BY STEPHEN BAULD - It is sometimes difficult to understand the distinction between strategy and control in the municipal setting, as it relates to the purchasing policies.
What we need to keep in mind is that all municipalities operate within council-approved budgets and other control mechanisms such as purchasing bylaws.
Bylaws of this type will often begin with a statement of the overall objective of the council in adopting the bylaw. Such bylaws are more directed at imposing control than at the proper positioning of the municipality as a viable political and economic entity. For instance, there is almost always a declaration “that procurement decisions will be made using a competitive process that is open, transparent and fair.”
The extent to which these three goals are carried into effect is itself a matter of great debate. Around the world, auditors general (and other watchdogs) complain about the extent to which government employ “work-arounds” to overcome the requirements of open competition.
Management supervision of the process is often less than energetic. Not infrequently, the commitment to openness, transparency, and fairness proceed further than including in the purchasing policies, pious recantations of the usual platitudes with procurement activity, such as:
Municipal officers must not make any purchase except in compliance with the purchasing bylaws, and perhaps some other declared policies. Unfortunately, as we have seen, it is often unclear which rules are intended to apply in particular circumstances, with the result that the direction given is left obscure.
The municipality must obtain “best value for money”, however, there are so many ways of computing best value, this declaration is essentially meaningless;
Municipal staff must exhibit the highest standards of integrity, and should employ “the most effective process and practices” in carrying out the procurement process.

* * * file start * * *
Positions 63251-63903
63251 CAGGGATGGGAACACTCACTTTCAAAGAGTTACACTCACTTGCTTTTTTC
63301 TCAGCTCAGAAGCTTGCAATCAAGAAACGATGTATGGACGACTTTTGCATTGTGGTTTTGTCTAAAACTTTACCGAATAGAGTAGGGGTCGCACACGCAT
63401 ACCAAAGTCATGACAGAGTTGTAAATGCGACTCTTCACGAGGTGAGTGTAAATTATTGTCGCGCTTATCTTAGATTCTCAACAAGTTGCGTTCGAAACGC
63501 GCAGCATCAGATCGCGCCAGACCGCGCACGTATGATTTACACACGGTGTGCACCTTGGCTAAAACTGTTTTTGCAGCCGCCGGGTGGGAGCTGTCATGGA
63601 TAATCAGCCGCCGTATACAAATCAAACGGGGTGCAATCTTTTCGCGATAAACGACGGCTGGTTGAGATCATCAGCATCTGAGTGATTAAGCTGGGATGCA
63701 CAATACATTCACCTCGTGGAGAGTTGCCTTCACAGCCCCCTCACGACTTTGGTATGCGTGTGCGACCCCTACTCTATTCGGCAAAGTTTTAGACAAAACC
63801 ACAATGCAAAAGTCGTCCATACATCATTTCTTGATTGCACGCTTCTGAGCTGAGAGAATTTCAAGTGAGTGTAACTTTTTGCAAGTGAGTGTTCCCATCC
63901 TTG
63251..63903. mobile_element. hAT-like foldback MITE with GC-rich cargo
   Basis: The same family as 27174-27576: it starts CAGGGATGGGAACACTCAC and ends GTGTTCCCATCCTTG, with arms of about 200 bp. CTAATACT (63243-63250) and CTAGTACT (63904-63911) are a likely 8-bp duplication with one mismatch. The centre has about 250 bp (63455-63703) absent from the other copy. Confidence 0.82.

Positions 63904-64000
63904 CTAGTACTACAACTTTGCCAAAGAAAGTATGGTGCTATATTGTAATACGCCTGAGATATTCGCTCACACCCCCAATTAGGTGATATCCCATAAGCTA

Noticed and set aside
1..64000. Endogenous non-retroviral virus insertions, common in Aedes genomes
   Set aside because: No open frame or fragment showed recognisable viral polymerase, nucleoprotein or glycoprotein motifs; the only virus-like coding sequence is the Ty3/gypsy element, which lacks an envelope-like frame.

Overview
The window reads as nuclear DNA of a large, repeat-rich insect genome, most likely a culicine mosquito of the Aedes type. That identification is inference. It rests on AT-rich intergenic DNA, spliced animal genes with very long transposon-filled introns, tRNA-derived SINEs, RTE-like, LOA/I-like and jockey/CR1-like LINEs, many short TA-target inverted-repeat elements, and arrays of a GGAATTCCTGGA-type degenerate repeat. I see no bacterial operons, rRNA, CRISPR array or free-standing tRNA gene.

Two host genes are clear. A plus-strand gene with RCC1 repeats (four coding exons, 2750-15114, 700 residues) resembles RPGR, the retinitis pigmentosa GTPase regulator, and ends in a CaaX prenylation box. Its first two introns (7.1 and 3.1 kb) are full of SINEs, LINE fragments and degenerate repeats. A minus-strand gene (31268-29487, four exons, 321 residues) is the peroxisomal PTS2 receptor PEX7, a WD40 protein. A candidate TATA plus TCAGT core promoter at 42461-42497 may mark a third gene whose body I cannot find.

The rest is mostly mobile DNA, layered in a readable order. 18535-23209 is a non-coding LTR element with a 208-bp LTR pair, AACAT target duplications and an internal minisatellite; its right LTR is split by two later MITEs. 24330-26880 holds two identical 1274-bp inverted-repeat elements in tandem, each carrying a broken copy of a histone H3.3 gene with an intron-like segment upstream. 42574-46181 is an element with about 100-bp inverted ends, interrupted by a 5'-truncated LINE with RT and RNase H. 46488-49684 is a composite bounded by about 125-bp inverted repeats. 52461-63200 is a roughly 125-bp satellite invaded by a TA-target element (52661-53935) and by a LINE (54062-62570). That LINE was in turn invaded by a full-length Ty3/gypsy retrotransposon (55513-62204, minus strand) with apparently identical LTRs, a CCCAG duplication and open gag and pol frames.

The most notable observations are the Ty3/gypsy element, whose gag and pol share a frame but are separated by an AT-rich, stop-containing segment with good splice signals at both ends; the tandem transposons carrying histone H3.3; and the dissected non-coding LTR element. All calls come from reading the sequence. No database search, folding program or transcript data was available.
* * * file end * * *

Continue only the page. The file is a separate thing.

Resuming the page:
One of the most important aspects of any purchasing bylaw is to identify the responsibilities of each municipal officer likely to be involved in the procurement process, and to set down a scheme of checks and balances to make sure that none of them exercises inordinate influence over the process.
This scheme of checks and balances is negated by the top-down management structure by the municipality, with the result that the apparent power of the “purchasing manager” is under the practical control of various directors, assistant commissioners and so forth.
When individual councilors involve themselves in procurement, decisions, there is a further subversion of apparent scheme of control.
Even if commitments to being open, fair, and transparent, were observed, there is good reason to believe that the public procurement system would still perform below the level of public expectation. A fair system, conducted openly, leading to contracting decisions that are transparent does not in itself result in a procurement process that furthers the goal that governments are seeking to pursue.
A strategic approach to procurement requires the municipality to give its staff precise direction as to the overall goals to be pursued through the procurement process, which makes it possible to determine which of two possible approaches should be used in particular circumstances, and when councilors (either individually or collectively) are stepping over the line of giving acceptable direction.
It is very clear that the imposition of budgetary control does not give strategic directions.
Budgets, may reflect strategic imperatives and the limitations of available resources. Unfortunately, budgets alone do not set targets for growth and development, nor determine priority between such matters as infrastructure capital as opposed to maintenance and repair, or even as between capital investment and service/program delivery.
Stephen Bauld is Canada's leading expert on government procurement. He can be reached at email@example.com. Some of his columns may contain excerpts from The Municipal Procurement Handbook published by Butterworths.